This article has been submitted to us anonymously by a victim of abuse by a narcissist. It carries much value, hence, we have decided to publish it. 

 

Once upon a time, the very beginning of time, Eve was tempted by the beauty and magnificence of the red apple, only to realize that it was in fact the insidious coercion of the snake that doomed her.

Have you ever been in love with a narcissist?

At the stage where you were unwittingly ensnared by the charm, devotion and devastating good looks, have you ever found yourself doing things you’ve never done before, fully convinced that you were in love? Have you ever made a mistake, only to have it dangled over your head like a poisonous carrot? Have you ever been afraid to block or ignore someone in the fear that they might expose your mistake?

Perhaps it was a questionable chat that could easily be taken out of context or a picture you were coerced to send with fervent promises that it would be deleted immediately. Perchance you shared private information about other people with that person, trusting that it would stay between the two of you. Maybe you made a mistake which was punished in a manner that did not fit the ‘crime’ only to be ignored- endless calls and texts which were deliberately meant to make you seem guilty and desperate.

Yes, as Muslims, we are meant to stay away from unlawful relationships entirely, but mistakes do happen. Our reputation is what people think they know about us. It’s hardly ever an accurate representation of who we are. It is in fact God who conceals our sins and mistakes. Sometimes, a bitter human being may attempt to taint the perception that others have of you (often the closest people to you) with doctored evidence, private information, one-sided stories and lies.  This article is for any person who has loved a narcissist.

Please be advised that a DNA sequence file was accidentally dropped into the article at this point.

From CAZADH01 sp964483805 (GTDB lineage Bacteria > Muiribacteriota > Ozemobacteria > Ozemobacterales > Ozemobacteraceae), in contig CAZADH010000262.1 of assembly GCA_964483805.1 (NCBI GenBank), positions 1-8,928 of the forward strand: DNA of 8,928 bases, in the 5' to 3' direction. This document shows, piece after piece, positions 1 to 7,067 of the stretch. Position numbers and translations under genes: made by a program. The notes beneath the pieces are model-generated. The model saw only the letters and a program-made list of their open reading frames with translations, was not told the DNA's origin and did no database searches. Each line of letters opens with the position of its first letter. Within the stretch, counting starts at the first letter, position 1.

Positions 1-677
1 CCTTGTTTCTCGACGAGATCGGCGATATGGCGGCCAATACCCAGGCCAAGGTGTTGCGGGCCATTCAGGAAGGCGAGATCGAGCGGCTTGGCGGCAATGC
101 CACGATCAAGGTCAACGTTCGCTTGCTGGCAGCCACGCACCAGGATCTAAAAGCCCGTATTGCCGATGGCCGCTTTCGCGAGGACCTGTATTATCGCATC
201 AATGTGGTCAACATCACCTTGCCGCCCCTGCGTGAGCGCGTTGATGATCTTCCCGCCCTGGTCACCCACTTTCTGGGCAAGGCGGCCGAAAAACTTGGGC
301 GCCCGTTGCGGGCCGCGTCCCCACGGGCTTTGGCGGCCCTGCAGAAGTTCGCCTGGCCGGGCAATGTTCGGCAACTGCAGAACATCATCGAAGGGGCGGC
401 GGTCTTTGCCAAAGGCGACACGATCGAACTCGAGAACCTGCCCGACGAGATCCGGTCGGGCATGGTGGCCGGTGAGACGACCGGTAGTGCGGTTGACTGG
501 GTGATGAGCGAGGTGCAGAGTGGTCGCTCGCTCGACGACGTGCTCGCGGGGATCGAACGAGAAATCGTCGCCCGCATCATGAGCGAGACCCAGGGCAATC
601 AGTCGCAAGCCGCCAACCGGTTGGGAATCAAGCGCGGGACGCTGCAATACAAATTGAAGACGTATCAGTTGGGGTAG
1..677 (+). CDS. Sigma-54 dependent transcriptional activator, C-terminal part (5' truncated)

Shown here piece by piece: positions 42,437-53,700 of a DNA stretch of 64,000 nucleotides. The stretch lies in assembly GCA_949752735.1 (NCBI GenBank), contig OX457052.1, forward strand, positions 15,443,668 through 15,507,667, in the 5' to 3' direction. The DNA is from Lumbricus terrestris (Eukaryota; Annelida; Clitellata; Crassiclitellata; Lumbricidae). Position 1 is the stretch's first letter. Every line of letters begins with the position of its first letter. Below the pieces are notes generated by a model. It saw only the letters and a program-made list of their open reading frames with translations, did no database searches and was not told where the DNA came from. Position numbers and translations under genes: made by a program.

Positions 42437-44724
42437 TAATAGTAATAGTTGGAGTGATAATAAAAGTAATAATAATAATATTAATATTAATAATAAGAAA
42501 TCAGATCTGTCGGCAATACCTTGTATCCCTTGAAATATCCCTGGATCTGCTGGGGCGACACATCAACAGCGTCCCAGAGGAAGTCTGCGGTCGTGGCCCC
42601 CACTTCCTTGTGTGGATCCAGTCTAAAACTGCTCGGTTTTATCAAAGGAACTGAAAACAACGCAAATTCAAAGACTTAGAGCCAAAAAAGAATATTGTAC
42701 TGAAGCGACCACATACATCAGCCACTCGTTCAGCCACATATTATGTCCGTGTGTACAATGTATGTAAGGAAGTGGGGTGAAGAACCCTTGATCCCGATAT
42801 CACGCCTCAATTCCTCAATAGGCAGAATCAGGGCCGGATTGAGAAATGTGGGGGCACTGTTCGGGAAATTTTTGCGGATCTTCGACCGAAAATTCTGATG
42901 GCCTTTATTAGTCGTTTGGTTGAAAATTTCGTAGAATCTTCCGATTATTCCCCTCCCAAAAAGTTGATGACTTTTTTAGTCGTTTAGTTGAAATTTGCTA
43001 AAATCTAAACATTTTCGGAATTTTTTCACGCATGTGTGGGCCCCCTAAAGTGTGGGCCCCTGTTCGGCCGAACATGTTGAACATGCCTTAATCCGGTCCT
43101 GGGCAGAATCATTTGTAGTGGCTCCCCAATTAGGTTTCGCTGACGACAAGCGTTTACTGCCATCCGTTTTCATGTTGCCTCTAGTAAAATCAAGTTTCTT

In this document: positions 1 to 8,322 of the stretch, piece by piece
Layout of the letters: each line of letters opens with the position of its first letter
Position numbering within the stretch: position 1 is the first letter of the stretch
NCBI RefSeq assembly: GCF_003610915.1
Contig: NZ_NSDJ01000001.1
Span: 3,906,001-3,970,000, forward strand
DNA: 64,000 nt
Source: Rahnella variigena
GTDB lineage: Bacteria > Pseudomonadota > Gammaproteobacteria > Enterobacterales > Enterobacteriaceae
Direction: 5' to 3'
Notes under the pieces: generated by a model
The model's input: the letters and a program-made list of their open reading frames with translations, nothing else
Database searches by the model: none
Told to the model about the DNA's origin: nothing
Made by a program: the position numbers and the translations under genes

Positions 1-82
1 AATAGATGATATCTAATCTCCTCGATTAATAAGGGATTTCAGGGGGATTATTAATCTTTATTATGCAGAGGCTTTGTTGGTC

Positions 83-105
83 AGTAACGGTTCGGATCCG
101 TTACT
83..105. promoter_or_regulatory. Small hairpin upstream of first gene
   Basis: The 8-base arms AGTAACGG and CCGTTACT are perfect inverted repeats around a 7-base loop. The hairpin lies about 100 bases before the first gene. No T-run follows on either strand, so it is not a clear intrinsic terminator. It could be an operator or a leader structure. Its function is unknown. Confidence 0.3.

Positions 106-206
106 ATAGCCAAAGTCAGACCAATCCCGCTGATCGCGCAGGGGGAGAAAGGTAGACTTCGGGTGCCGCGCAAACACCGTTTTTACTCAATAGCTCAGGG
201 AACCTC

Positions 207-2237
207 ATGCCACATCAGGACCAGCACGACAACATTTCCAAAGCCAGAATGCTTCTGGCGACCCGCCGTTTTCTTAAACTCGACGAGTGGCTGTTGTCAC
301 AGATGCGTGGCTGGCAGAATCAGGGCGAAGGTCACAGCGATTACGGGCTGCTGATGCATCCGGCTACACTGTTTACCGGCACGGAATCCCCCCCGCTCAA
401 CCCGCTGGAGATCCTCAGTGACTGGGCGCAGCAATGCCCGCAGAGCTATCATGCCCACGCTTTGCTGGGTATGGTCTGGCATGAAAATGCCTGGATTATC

According to the Diagnostic and Statistical Manual of Mental Health Disorders, Fifth edition (DSM-5), Narcissistic Personality Disorder (NPD) is defined as a deep sense of grandiosity, a constant need for admiration and a lack of empathy, beginning early in adulthood and persisting throughout a person’s life. According to the American Psychiatric Association (2012), NPD is diagnosed with the presence of at least five of the following criteria:

  • A grandiose sense of self-importance (expects to be recognized as superior without any effort or achievements).
  • Preoccupied with fantasies of unlimited power, wealth, beauty or ideal love.
  • Believes that he or she is “special” and unique and can only associate with other special or high-status people.
  • Requires excessive admiration.
  • Has a sense of entitlement (unreasonable expectation of favourable treatment).
  • Interpersonally exploitative to take advantage of others.
  • Lacks empathy, can’t identify the feelings and needs of others.
  • Often believes others are envious of him/her.
  • Shows arrogant, haughty behaviour and attitude.

When I was being emotionally manipulated by a narcissist, I immediately took to google to find any self-help article that could abate me. I found that the information seemed generic although effective and proven to be accurate. However, in my opinion, dealing with abuse and manipulation does not come with a textbook solution. It is widely prescribed to block the person, change your contact details, avoid any contact with the person and focus on your wellbeing. However, what happens when you are afraid that blocking access to a person may have more serious repercussions? What if you don’t have the money to start a hobby, book a holiday or splurge on retail therapy?

There is a specific feeling that arises within me when the narcissist I’ve had to deal with tries to lure me back in, or to threaten me. It’s almost like alarm bells ringing in my head.  My heart drops, my chest becomes heavy, I’m either shocked or completely emotional. To me, this is what I deem as an emergency situation. If you have ever experienced these symptoms or anything similar to them, you may benefit from the protocol I’ve compiled for myself and which I execute immediately when this occurs.

 

Preparing for the emergency

  • Create three folders in your gallery labelled “achievements”, “kind words” and “good memories”.
  • The Achievements folder should preserve as many accomplishments as possible, be it academic certificates or the first yeast bun you have ever baked! Why this, you may ask? When a narcissist reappears, it is easy for you to feel drawn back and stuck in the same situation as you were in before. You need an instant reminder that you have accomplished many things without them and are progressing.